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Salisbury Cathedral solo strings


stewartt
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Someone told me today that the spectacular solo strings that HW3 added in the 30s were actually Wurlitzer ranks. Anyone know if there is any truth in this?

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  • 2 weeks later...

The short answer is ‘no’, but I would have thought it unlikely that Sir Walter Alcock would have permitted it if he had known.  The HW III trompette militaire at St Paul’s Cathedral has often been incorrectly attributed to Wurlitzer - some of these things can just be careless talk.  I think it is understandable that the trompette militaire as a very special stop with spun-brass resonators was ‘bought in’ (from the USA, as it happens), but surely it would have well been within the firm’s capability to make the Salisbury strings in house.  

As a slight aside, Stephen Bicknell claimed that HW III’s Cor de Bassett (his personal gift to Joseph Bonnet) in the organ of St Eustache, Paris is the best stop in that organ!  

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"Within capability" might not be the only factor, though. Availability of staff, timescales, and economies of scale are likely to play a part?

For example, for nearly every organ builder today that has the capability of making their own pipework, they sometimes do, and they sometimes buy it in from the supply houses, but to their specifications. Provided the required quality can be met, why wouldn't it make sense to "sub it out"?

Another example: most of the pipework for the Liverpool Met - which is now being restored as a grade one example of Walker's 1960s work - came from a supply house. Even CC is known to have used them extensively!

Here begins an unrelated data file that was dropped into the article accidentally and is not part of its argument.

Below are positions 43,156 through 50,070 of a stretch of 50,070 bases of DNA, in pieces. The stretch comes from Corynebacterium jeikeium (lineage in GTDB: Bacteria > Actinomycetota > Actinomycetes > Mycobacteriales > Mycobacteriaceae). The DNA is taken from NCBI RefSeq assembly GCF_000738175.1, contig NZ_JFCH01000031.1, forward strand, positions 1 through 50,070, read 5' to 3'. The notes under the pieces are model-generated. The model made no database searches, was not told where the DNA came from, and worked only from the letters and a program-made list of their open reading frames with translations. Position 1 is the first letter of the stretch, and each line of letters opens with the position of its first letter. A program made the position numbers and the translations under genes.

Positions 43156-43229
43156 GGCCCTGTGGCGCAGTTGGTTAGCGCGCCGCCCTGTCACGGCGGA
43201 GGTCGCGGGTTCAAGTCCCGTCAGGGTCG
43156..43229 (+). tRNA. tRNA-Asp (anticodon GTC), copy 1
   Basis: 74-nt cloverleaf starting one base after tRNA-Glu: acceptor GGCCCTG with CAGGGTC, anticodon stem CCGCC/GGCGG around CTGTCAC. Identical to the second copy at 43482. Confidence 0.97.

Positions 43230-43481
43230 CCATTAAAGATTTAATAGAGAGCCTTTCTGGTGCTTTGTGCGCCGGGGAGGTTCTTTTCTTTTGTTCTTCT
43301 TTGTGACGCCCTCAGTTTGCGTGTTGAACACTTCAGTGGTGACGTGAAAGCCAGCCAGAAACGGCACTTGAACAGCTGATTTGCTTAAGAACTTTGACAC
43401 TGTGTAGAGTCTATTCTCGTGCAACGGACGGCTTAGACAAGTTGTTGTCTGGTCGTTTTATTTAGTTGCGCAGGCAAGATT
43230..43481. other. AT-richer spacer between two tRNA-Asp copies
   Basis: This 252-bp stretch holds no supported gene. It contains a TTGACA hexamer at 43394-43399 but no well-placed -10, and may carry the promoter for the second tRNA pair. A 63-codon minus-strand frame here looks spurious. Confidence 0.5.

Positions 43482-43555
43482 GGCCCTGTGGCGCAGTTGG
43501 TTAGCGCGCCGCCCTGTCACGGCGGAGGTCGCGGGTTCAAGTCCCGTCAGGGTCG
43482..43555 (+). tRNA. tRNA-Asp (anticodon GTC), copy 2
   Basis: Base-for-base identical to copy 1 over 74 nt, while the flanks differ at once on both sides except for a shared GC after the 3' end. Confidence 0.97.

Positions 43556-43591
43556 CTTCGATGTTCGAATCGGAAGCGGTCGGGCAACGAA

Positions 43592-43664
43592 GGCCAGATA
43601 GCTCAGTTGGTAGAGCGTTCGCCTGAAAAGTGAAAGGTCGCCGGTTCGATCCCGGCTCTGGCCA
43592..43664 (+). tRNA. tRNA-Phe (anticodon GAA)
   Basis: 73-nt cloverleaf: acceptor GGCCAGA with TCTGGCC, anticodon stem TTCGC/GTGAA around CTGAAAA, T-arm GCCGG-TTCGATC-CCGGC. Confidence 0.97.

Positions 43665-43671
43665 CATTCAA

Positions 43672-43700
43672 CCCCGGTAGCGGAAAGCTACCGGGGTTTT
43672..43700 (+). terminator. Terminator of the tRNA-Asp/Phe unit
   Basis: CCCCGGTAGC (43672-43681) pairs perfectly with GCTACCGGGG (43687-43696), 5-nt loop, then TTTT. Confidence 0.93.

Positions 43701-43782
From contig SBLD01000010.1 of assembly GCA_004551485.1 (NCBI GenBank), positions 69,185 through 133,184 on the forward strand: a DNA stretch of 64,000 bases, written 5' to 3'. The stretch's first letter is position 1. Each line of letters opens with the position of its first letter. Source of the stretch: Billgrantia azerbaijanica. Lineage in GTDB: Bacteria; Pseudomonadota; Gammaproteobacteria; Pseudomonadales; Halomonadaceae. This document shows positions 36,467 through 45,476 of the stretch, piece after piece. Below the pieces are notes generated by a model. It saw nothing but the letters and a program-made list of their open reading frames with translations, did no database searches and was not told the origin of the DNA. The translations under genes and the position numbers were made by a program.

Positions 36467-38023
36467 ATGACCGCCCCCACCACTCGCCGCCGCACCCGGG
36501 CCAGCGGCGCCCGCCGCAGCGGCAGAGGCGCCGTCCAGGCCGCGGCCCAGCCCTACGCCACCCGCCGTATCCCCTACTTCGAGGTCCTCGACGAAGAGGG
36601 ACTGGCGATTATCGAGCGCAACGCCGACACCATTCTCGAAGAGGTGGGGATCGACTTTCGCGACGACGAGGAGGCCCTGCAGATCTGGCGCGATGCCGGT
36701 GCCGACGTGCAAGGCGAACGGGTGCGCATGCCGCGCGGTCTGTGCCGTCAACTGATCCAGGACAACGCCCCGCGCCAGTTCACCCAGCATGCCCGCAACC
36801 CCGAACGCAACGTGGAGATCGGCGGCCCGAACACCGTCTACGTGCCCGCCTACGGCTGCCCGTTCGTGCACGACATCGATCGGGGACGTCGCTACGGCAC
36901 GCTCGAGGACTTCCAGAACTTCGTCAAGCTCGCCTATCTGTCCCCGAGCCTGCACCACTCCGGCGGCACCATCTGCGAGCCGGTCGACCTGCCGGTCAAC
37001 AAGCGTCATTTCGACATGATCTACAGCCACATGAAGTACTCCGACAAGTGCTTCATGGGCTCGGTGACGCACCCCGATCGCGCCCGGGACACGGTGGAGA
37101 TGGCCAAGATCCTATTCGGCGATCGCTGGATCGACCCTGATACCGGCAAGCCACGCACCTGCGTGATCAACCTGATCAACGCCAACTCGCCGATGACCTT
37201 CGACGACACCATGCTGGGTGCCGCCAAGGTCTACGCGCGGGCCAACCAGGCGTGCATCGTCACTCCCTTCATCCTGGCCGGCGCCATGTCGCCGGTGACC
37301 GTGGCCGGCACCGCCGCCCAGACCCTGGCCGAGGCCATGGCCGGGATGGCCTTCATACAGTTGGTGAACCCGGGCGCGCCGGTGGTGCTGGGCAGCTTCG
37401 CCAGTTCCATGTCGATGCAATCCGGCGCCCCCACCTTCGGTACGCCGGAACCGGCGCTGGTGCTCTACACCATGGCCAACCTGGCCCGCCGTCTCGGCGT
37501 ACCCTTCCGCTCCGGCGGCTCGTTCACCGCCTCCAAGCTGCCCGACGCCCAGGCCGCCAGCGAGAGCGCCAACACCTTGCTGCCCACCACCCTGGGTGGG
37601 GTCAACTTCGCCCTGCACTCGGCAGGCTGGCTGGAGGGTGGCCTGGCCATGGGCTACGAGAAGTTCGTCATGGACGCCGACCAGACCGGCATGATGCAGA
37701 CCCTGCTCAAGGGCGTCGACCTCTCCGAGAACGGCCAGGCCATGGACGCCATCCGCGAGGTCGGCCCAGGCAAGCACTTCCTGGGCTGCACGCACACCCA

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1 hour ago, swalmsley said:

Within capability" might not be the only factor, though. Availability of staff, timescales, and economies of scale are likely to play a part?

Fully accepted, and I recall reading in Charles Callahan’s book of the correspondence between HW III and G Donald Harrison of Aeolian-Skinner that Willis ordered some ranks of pipes from them and specified that they were not to bear any Aeolian-Skinner identification.  As I recall, they were to be flue pipes to Willis’ scales.  However, I’m sceptical that Wurlitzer ranks found their way into Salisbury Cathedral in 1934 under the watchful eye of Sir Walter Alcock. Also bear in mind that this was a very major rebuild for which Willis must have carefully planned.  I believe Father Willis considered Salisbury to be his finest cathedral organ.  I doubt that his grandson HW III would have taken such liberties in such an important instrument.  I’m willing to be proved wrong, but will be astonished if I am.  

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38 minutes ago, D Quentin Bellamy said:

…  …  what wind pressure the Salisbury "Wurlitzer" strings are on.....

Solo flues and orchestral reeds all 4 inches according to NPOR.  

Do I detect a certain lèse-majesté in some of these comments about the Salisbury masterpiece?   In an entirely different context, I recently received a robust “Keep your hands off our Dean!” from Salisbury after tentatively suggesting that he might be a good person to be the next Bishop of Winchester!  I’m sure they are equally protective of their Father Willis - possibly more so!

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1 hour ago, D Quentin Bellamy said:

Perhaps a clue would be to explore what wind pressure the Salisbury "Wurlitzer" strings are on..... :D

 

As Rowland says,  the Solo Fluework is all on 4" wind (and always was).

I have the 1926 - 1938 files in front of me, on my desk:  The Violoncello was in the Specification from 1933 but Alcock requested that a way be found of having a 'Cello Celeste(s) - sic to go with it,  in December 33.   HW3 wrote back saying that a clamp must be added to the Solo Flues soundboard to accommodate the celeste and while there is no letter of agreement from Alcock the 'Cello Celestes appears in the engraving list of January '34.   

The Violoncello pipes were already made by that time,  the celeste pipes (only to tenor c of course) followed.   There is no suggestion (or even possibility in my view) that these pipes could have been from Wurlitzer.   There is no Wurlitzer file in the archive,  there are no references anywhere to any pipes ever having been imported from Wurlitzer.   So,  StewartT,  perhaps you should let your 'informant' know that he's talking balls?

David Wyld

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